The Full Wiki

More info on USS Pontoosuc (1864)

USS Pontoosuc (1864): Wikis

Advertisements
  

Note: Many of our articles have direct quotes from sources you can cite, within the Wikipedia article! This article doesn't yet, but we're working on it! See more info or our list of citable articles.

Encyclopedia

From Wikipedia, the free encyclopedia

Lithograph of USS Pontoosuc, circa 1865
Lithograph published by Endicott & Co., New York, circa 1865. Collection of Commander Charles Moran, USNRF, 1935.
Career
Name: USS Pontoosuc
Laid down: 1863
Commissioned: 10 May 1864
Decommissioned: 5 July 1865
Fate: Sold, 3 October 1866
General characteristics
Type: Gunboat
Tonnage: 974 long tons (990 t)
Length: 205 ft (62 m)
Beam: 35 ft (11 m)
Draft: 9 ft (2.7 m)
Depth of hold: 11 ft 6 in (3.51 m)
Propulsion: Steam engine, side wheels
Speed: 11 knots (20 km/h; 13 mph)
Complement: 100+
Armament: • 2 × 100-pounder Parrott rifles
• 4 × 9 in (230 mm) Dahlgren smoothbore guns
• 2 × 20-pounder Parrott rifles
• 1 × 12-pounder smoothbore
• 1 × 12-pounder rifle
• 2 × 24-pounder howitzers
Armor: 4 in (100 mm)

USS Pontoosuc was a Union Navy vessel in the American Civil War. A side wheel gunboat, Pontoosuc was built under contract with G. W. Lawrence and the Portland Company, Portland, Maine, was commissioned at Portland, on 10 May 1864, Lt. Comdr. George A. Stevens in command.

Service history

Ordered to the South Atlantic Blockading Squadron on 9 June 1864, she soon returned north and on 12 August departed New York in pursuit of the Confederate raider CSS Tallahassee. Arriving at Halifax soon after 0600 on the 20th, she discovered her quarry had sailed. Underway immediately Pontoosuc continued her search to the north among the fishing fleets in the Gulf of the St. Lawrence. Tallahassee, however, had turned south en-route back to Wilmington, North Carolina.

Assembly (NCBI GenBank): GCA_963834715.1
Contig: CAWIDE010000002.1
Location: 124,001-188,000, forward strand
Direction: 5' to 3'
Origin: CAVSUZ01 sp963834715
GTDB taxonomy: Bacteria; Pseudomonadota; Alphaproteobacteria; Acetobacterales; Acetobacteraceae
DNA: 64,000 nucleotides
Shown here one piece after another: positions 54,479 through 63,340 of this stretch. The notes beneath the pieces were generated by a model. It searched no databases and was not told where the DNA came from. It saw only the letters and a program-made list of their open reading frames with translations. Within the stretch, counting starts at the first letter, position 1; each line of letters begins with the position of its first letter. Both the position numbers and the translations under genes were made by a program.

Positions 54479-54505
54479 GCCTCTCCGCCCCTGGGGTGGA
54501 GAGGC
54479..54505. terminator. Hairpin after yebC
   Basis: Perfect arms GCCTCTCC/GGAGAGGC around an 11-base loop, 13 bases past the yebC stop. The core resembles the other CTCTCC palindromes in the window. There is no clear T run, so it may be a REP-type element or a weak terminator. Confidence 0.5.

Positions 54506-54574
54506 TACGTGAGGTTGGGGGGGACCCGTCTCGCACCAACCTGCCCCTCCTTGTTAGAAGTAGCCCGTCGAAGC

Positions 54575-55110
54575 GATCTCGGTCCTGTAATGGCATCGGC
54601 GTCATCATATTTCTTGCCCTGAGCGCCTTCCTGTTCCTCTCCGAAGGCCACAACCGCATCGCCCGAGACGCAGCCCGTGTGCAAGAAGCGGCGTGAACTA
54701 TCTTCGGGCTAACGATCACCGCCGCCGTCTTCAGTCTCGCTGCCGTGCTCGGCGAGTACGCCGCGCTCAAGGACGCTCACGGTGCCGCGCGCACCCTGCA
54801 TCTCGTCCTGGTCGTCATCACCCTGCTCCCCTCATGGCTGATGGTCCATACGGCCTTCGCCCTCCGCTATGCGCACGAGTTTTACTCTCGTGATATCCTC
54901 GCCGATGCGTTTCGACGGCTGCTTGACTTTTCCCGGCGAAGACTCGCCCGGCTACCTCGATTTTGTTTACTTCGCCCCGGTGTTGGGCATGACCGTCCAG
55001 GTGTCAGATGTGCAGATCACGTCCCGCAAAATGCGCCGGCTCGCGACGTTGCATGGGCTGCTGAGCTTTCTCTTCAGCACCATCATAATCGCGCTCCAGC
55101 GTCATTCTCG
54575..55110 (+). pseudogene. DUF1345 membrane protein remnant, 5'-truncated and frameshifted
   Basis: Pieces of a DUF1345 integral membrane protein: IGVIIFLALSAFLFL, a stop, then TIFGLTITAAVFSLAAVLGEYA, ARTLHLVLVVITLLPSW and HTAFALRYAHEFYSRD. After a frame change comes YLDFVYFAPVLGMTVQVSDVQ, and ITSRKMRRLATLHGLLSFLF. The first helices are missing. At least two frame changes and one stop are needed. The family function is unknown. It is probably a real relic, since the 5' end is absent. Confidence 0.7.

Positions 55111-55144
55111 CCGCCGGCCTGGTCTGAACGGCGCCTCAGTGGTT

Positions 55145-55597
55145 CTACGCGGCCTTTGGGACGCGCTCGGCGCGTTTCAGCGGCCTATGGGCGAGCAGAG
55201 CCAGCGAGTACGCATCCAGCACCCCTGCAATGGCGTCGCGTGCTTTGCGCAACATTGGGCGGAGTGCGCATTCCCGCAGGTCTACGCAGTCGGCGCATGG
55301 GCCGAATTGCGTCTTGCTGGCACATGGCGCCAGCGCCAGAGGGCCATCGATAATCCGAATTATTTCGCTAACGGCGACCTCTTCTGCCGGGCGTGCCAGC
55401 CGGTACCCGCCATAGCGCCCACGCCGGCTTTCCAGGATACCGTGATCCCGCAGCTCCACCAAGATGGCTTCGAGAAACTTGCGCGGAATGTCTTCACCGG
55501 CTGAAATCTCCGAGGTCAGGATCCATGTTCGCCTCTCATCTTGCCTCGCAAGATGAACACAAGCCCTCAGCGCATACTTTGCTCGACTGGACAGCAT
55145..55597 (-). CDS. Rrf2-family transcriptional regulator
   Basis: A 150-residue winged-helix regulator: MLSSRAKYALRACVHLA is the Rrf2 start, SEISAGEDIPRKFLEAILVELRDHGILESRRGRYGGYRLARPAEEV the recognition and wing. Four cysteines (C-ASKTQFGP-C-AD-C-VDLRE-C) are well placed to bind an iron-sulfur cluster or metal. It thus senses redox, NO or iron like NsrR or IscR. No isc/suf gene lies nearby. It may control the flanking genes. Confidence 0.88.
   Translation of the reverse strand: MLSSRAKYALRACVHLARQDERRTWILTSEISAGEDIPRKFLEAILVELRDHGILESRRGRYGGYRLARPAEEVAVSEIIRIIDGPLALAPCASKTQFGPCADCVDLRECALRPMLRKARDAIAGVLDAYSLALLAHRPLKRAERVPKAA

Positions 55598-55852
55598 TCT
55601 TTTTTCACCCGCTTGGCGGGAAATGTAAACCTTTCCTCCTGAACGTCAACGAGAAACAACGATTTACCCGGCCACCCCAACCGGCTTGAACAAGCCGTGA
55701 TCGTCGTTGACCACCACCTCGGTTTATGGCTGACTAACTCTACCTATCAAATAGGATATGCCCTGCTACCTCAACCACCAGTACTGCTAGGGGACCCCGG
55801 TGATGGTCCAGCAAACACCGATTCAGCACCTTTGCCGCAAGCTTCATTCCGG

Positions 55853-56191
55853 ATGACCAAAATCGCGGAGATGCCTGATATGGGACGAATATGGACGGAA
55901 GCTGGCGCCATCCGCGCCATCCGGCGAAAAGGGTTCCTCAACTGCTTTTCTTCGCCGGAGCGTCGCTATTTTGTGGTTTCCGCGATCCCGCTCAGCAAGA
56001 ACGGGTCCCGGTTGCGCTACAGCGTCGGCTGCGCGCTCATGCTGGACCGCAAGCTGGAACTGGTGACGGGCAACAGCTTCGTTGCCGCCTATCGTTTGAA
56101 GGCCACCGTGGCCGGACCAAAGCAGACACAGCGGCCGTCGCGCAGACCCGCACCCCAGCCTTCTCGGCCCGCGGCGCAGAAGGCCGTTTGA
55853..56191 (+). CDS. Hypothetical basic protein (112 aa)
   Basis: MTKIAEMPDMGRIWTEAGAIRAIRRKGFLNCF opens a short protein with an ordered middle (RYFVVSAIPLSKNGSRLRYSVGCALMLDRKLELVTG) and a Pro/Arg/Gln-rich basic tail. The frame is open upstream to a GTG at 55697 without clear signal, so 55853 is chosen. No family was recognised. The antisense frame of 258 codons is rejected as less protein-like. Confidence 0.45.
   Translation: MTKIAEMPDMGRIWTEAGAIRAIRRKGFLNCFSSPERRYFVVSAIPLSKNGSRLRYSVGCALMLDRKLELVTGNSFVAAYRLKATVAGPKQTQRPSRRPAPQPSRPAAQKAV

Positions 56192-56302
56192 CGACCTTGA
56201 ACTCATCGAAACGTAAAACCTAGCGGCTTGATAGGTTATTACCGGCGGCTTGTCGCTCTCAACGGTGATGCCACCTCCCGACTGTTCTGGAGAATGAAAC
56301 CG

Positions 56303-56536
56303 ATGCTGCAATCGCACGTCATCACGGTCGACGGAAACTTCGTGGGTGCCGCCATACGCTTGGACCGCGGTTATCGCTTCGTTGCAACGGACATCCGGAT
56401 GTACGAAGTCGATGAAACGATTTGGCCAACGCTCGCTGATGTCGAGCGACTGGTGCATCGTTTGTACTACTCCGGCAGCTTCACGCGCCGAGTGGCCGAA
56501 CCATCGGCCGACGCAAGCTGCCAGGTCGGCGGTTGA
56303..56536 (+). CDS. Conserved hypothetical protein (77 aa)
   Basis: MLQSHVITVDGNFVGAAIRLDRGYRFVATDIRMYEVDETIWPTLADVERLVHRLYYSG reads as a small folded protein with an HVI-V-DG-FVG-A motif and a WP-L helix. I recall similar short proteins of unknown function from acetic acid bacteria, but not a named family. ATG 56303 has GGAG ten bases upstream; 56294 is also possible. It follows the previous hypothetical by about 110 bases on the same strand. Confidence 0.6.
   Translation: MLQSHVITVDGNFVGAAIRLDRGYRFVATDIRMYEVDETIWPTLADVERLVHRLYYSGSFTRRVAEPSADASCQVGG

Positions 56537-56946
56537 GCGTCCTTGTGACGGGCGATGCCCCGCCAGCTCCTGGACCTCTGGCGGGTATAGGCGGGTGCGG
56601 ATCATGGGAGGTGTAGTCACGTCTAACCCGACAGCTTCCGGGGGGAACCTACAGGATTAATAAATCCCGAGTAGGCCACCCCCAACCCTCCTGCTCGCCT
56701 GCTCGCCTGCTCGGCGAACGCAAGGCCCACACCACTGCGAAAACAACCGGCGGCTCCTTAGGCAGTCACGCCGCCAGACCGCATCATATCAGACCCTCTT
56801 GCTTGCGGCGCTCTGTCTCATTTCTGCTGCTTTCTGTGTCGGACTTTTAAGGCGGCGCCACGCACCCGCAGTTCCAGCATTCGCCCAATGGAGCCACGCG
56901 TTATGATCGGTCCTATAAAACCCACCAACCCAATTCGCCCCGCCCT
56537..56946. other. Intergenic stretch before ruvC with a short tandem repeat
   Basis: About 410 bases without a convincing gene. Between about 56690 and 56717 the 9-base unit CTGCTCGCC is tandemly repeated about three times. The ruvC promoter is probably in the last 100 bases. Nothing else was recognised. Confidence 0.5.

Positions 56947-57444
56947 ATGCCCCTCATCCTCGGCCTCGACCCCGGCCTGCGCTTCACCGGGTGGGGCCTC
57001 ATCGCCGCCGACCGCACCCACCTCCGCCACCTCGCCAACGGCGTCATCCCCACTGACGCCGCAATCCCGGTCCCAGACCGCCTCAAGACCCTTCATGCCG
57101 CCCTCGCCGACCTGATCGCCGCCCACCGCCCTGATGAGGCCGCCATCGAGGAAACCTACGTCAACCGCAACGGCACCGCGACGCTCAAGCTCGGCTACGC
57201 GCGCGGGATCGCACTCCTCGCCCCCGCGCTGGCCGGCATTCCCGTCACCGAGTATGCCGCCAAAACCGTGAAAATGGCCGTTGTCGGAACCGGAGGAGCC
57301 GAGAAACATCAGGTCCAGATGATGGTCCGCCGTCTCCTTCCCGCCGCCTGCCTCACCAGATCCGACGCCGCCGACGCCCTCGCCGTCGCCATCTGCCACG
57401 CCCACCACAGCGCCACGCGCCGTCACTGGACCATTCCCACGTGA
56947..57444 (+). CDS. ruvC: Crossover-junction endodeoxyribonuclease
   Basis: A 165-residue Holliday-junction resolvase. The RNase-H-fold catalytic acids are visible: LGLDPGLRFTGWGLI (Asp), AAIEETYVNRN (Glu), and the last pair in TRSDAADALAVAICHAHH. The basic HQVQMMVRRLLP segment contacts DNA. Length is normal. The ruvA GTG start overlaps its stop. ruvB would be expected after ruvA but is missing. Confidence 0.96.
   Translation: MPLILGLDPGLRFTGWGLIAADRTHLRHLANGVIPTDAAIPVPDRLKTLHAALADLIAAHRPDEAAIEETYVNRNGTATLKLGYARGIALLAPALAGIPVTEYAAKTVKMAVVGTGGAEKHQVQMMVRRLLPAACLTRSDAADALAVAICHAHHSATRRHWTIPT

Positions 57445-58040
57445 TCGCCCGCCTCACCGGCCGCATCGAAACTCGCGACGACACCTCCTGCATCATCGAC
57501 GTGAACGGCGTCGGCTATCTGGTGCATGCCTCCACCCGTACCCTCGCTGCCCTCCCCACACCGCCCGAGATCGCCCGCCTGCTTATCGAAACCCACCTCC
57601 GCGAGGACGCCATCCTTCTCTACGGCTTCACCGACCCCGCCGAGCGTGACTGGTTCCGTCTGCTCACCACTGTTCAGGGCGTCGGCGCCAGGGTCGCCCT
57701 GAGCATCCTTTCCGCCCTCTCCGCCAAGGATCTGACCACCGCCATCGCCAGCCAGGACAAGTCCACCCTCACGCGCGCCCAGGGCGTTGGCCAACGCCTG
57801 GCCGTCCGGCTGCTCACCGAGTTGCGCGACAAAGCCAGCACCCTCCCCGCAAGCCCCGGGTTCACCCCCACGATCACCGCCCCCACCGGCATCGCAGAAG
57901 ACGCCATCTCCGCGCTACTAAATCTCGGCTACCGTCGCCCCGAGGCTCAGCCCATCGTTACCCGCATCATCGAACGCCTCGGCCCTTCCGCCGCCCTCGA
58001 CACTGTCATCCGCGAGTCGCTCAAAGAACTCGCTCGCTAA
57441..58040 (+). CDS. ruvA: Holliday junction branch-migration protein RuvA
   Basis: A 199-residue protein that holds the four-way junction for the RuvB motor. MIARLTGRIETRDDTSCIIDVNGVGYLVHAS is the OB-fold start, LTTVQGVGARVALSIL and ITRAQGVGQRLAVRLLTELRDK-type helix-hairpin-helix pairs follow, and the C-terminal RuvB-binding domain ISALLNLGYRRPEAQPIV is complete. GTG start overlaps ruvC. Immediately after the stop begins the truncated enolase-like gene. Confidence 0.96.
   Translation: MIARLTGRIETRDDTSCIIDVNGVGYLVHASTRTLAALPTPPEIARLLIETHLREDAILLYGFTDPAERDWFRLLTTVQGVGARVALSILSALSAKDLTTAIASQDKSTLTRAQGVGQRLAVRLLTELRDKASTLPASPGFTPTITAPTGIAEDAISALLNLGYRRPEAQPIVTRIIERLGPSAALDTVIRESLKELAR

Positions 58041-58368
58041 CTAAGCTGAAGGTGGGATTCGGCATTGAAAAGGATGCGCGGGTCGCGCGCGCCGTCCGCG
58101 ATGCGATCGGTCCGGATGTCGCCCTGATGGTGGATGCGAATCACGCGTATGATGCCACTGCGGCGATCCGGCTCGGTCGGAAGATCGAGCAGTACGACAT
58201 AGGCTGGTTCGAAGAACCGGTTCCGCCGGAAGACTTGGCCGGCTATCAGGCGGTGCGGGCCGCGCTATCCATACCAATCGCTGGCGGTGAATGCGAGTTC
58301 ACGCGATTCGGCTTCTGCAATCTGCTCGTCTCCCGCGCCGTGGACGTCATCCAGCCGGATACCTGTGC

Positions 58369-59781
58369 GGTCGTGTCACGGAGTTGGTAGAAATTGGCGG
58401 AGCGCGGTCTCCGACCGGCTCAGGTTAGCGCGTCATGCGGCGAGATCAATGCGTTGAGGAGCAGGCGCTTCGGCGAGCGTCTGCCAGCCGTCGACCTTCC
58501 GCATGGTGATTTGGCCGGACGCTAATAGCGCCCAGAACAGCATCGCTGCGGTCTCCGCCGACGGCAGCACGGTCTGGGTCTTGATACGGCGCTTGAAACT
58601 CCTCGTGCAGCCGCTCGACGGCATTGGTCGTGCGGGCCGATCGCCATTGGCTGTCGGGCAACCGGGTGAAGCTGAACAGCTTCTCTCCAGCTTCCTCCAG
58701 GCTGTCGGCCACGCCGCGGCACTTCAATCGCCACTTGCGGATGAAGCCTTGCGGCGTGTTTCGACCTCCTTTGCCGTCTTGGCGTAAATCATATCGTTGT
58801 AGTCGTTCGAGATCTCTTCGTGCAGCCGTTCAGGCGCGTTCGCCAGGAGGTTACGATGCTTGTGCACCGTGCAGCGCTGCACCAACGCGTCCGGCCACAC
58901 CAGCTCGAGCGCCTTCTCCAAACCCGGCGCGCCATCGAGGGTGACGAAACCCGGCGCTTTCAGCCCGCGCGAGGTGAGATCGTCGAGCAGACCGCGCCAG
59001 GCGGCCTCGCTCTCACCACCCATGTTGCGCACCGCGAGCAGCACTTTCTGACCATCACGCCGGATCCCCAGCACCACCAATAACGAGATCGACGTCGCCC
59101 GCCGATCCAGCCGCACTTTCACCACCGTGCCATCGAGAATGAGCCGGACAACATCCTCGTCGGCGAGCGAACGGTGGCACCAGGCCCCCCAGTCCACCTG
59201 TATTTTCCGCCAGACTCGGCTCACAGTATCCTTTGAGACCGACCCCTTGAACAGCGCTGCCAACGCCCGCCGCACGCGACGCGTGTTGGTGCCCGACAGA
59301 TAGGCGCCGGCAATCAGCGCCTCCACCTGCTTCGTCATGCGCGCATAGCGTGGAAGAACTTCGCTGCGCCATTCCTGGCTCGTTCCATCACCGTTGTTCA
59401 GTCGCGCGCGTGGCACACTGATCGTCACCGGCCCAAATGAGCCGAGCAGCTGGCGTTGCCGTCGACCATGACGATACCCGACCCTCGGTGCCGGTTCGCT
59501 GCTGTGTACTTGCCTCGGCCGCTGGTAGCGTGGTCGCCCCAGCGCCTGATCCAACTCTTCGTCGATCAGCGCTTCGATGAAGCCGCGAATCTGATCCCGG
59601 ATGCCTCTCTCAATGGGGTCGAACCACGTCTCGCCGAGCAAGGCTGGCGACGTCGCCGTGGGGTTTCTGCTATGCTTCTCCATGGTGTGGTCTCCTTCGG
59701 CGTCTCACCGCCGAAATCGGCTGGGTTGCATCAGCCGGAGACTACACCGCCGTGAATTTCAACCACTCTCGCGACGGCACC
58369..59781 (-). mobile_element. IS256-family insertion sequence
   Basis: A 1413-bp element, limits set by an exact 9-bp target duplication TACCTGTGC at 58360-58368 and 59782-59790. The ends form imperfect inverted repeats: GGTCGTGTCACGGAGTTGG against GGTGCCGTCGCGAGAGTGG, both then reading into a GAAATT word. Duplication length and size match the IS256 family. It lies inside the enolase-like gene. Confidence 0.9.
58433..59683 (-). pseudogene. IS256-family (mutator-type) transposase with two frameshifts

Pontoosuc returned to New York on the 30th and took up escort duties. By mid-December, she had resumed blockade duties, off Wilmington. On the 24th and 25th she participated in the assault on Fort Fisher, returning to shell the Fort again in the successful mid-January 1865 attack. In February she moved up the Cape Fear River for operations against Fort Anderson. After the fall of Wilmington she resumed cruising off the coast. After the war, she returned to Boston where she was decommissioned 5 July 1865 and was sold 3 October 1866.

She was named for Pontoosuc, Illinois, on the Mississippi River.

References

This article includes text from the public domain Dictionary of American Naval Fighting Ships. The entry can be found here.

External links

Advertisements

Advertisements






Got something to say? Make a comment.
Your name
Your email address
Message